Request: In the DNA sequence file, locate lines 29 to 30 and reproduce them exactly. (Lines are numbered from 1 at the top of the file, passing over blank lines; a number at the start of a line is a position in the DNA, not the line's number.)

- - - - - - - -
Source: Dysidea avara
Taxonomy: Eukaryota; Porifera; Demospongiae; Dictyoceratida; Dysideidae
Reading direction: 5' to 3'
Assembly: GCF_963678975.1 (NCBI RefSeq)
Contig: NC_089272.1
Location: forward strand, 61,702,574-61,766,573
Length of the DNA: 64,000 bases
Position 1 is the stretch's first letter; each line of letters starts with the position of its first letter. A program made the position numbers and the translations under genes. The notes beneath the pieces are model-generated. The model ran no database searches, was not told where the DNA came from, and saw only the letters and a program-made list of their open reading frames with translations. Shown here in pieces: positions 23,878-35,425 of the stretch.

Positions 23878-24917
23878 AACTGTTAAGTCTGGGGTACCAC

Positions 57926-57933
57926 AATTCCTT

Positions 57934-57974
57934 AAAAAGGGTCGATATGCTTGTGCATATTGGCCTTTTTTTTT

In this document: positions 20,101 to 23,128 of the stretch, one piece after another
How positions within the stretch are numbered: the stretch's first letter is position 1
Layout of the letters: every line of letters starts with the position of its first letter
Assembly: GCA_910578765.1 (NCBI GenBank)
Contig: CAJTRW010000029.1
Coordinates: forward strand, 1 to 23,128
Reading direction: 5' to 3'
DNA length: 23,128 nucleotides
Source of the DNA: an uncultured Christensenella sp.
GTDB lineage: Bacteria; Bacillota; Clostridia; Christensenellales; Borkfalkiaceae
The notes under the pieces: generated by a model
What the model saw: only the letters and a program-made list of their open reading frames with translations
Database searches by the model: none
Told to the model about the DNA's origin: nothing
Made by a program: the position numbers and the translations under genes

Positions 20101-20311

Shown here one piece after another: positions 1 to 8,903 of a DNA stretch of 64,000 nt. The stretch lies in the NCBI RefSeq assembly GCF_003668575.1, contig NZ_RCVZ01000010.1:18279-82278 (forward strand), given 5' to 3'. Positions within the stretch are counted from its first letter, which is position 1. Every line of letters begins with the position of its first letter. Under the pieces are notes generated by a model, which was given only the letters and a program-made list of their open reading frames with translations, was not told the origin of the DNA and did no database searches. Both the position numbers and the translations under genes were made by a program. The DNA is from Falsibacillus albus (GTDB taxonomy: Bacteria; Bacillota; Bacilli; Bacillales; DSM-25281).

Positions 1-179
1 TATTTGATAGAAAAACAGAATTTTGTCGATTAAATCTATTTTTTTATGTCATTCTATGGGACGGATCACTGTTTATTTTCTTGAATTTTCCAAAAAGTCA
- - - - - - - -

Made by a program: the position numbers and the translations under genes

Positions 20101-20311